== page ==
Anthea Reilly

Books by Graham Swift and Martin Amis.  Two favorite authors of the moment.

Suzanne Terry

Believing the Lie by Elizabeth George
(Library of Congress PZ4.G3483 Bel 2012)

Wall Street Journal says: “It all seems to come down to money in the end.” So thinks Detective Inspector Thomas Lynley, the New Scotland Yard man looking into a wealthy Cumbrian family’s private deeds and secrets in the latest Lynley chronicle from Elizabeth George. Ms. George, as ever, writes a long and complicated book, with a multiplicity of subplots and a richness of physical detail.”

Peter Walsh

The Old Ways: A Journey on Foot by Robert Macfarlane
(On order)

“Tells the story of walking a thousand miles or more along old ways in search of a route to the past, only to find myself delivered again and again to the contemporary.” The American edition is just out and I haven’t read very far but the book got such rave reviews I did a pre-order for it.

Mary Warnement

How to Sharpen Pencils: A Practical and Theoretical Treatise on the Artisanal Craft of Pencil Sharpening, for writers, Artists, Contractors, Flange Turners, Anglesmiths, and Civil Servants, with Illustrations Showing Current Practice by David Rees
(New Book Shelves, Library of Congress PN6165 .R44 2012)
 
I wrote last time that the best books lead you to more books. Sometimes they also lead to laughter. This book was mistaken for an April Fools joke when it appeared on the The New Yorker blog on April 1st. Who can blame those skeptical readers who thought they’d sussed a hoax. Its introduction by comedian John Hodgman, known for his appearances on The Daily Show and in Apple commercials, also leads one to believe this is not a serious publication. The subtitle almost seems a table of contents, but in fact the author, David Rees, based his book on an industrial manual he found. This book is difficult to classify, it is in some ways a satire but also an artists’ book, an homage to craftsmanship, and an instruction manual. For example, in his chapter listing supplies necessary for his trade, he mentions tweezers to place shavings in baggies for customers (who of course have a right to these). “It’s not hard to come by a good pair of tweezers; I use the ones my wife left behind when she moved out.” Out of context, that statement doesn’t seem particularly laughable; I highly recommend reading the book to put it into context and then sharing this as a gift with anyone you know who loves pencils, writing, and quirky obsessions.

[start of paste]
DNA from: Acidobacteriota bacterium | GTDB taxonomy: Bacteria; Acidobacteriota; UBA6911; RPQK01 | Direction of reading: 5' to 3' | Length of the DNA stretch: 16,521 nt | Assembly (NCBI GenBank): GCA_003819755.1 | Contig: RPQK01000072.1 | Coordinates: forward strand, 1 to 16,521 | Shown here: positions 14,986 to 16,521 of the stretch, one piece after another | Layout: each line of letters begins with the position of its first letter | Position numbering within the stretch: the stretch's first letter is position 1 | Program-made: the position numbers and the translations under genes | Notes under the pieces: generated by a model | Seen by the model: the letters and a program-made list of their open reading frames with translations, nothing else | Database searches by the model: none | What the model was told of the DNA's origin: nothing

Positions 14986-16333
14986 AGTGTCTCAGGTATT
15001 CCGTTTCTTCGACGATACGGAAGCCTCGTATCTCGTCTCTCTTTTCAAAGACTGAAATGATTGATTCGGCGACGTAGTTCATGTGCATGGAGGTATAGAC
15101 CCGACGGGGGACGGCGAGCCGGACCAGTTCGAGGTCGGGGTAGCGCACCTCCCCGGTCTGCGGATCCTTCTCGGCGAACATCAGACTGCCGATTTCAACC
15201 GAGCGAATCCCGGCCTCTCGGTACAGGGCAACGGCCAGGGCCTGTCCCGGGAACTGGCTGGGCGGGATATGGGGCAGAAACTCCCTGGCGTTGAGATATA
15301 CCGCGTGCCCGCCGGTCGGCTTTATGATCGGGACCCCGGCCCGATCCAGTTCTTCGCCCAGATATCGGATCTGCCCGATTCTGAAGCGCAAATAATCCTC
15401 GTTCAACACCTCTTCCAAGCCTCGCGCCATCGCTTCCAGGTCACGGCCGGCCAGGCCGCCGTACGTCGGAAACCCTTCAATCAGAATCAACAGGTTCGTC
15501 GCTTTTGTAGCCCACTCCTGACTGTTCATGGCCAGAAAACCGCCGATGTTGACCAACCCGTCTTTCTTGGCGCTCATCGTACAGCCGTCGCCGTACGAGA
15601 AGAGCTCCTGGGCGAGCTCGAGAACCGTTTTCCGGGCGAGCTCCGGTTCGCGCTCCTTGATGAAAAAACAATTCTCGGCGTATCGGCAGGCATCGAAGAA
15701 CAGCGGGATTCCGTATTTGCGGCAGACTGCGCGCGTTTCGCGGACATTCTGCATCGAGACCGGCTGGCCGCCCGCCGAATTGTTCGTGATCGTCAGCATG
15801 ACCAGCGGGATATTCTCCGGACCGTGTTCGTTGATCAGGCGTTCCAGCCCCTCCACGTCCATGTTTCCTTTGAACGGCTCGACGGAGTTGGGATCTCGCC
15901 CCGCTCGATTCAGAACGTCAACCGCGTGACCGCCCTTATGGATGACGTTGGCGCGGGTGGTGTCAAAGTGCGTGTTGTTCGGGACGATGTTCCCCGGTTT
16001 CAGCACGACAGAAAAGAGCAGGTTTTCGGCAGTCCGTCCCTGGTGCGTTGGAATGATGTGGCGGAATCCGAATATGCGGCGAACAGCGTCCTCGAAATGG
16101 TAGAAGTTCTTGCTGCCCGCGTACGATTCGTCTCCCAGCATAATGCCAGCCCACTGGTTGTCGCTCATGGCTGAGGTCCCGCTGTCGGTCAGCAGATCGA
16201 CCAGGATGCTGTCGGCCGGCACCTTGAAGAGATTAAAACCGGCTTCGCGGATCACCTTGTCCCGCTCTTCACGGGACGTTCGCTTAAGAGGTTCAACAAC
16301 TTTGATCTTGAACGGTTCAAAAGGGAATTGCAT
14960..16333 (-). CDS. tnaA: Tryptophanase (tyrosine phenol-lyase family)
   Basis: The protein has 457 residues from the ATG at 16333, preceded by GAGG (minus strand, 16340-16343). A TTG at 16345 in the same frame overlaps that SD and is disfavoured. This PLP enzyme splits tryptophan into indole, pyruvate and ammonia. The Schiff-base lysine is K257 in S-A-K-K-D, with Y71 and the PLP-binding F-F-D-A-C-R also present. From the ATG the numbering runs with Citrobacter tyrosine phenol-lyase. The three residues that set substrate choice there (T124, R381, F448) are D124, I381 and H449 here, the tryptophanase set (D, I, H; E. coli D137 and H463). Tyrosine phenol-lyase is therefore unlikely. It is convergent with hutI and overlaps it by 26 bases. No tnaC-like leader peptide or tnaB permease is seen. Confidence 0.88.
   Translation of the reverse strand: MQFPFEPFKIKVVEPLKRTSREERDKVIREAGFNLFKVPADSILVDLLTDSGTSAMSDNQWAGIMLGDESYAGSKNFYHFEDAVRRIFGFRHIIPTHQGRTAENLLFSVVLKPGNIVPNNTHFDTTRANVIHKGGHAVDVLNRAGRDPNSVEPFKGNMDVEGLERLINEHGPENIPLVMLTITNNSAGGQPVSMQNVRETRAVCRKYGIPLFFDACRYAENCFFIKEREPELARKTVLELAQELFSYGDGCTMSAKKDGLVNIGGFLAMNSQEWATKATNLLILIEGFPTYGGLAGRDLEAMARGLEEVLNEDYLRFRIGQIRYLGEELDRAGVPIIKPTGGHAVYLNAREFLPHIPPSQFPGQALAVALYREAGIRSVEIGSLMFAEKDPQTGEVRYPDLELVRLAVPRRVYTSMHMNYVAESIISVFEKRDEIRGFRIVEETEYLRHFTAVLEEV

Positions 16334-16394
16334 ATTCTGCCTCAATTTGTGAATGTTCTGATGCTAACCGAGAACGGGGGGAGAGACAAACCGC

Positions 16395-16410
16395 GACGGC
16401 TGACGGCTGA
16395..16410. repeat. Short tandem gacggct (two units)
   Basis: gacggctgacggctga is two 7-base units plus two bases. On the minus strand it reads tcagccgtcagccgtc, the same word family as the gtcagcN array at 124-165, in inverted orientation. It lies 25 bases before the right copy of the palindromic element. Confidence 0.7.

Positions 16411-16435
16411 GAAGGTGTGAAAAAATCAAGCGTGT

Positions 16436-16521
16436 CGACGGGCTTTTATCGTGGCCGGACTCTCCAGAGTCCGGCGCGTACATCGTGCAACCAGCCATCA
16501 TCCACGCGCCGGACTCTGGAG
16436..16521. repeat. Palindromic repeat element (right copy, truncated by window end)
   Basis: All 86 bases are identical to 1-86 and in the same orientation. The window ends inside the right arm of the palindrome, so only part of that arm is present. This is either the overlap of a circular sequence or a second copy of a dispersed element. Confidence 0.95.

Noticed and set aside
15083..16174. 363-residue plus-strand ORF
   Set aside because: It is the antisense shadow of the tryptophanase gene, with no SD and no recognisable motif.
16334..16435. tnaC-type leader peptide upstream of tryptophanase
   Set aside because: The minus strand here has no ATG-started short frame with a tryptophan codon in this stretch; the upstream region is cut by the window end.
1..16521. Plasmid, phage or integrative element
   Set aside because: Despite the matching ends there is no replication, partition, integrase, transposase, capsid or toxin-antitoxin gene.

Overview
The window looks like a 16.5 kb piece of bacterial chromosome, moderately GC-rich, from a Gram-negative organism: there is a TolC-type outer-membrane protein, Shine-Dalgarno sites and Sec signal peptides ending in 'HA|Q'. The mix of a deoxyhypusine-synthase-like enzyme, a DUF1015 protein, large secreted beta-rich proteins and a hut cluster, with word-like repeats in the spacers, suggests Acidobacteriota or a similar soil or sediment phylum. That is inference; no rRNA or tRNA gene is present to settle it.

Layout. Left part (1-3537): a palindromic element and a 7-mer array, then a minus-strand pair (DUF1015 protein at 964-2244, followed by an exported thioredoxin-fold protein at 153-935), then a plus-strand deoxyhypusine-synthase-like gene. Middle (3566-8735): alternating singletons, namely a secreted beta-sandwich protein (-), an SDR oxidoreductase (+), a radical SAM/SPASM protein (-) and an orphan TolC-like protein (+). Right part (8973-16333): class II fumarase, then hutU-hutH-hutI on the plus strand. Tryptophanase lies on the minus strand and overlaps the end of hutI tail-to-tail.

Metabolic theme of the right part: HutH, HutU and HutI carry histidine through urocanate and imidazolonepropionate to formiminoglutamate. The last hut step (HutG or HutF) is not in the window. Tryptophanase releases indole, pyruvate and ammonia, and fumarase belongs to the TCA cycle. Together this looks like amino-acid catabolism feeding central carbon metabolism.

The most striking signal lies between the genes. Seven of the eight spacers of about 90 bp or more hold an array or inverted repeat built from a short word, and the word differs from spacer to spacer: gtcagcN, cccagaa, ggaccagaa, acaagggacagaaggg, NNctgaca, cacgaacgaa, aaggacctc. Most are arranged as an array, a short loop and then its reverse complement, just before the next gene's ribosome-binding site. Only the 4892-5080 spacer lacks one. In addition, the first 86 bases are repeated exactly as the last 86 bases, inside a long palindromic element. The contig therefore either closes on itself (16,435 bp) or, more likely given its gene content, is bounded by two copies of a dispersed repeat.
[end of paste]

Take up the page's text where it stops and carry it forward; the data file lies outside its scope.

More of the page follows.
05.21.2012

Staff Book Suggestions Summer 2012

Robert Ashton

Bring Up the Bodies: A Novel by Hilary Mantel

(New Books, Library of Congress PZ4.M292 Br 2012)

This second of Mantel’s trilogy about the much-told story of Henry VIII and his wives, picks up in 1535 where the first, the Man Booker-winning Wolf Hall, left off. Thomas More has been executed, Henry has challenged the Pope by declaring his own first marriage annulled and marrying Anne Boleyn, and through his favorite minister is scooping up the lands and holdings of smaller Church properties to refill the royal coffers. The story is told through the fascinating character of Thomas Cromwell, a man who rose from an abject childhood to become the chief minister to the King. Mantel’s Cromwell – as, indeed, all her characters in this series – is richly drawn and very human. Unlike so many tales of Henry VIII, neither is More wholly saintly nor Cromwell wholly evil. In fact, one finds much to like and respect in Cromwell, a man of remarkable talents, not unlike in Mantel’s vision the next great British administrator and minister, Samuel Pepys. Cromwell’s great skill at reading others, and his highly pragmatic approach to finding a way to rid Henry’s life of the scheming Anne, bring into sharp focus the character’s humanity and inhumanity simultaneously. Mantel has promised a third, concluding book, presumably carrying the reader forward to 1540, when Henry created Cromwell an Earl and at nearly the same moment beheaded him. One of the joys of reading Mantel’s version of the oft-told story is that we can cast forward to a century or so later, as puritans and pilgrims set off for the new world and see how the conflicts set in motion by Henry VIII continued to ripple through the lives of the early Boston settlers.

Pat Boulos

The Beginner’s Goodbye: A Novel by Anne Tyler

(New Books, Library of Congress Classification, PZ4.T979 Beg 2012)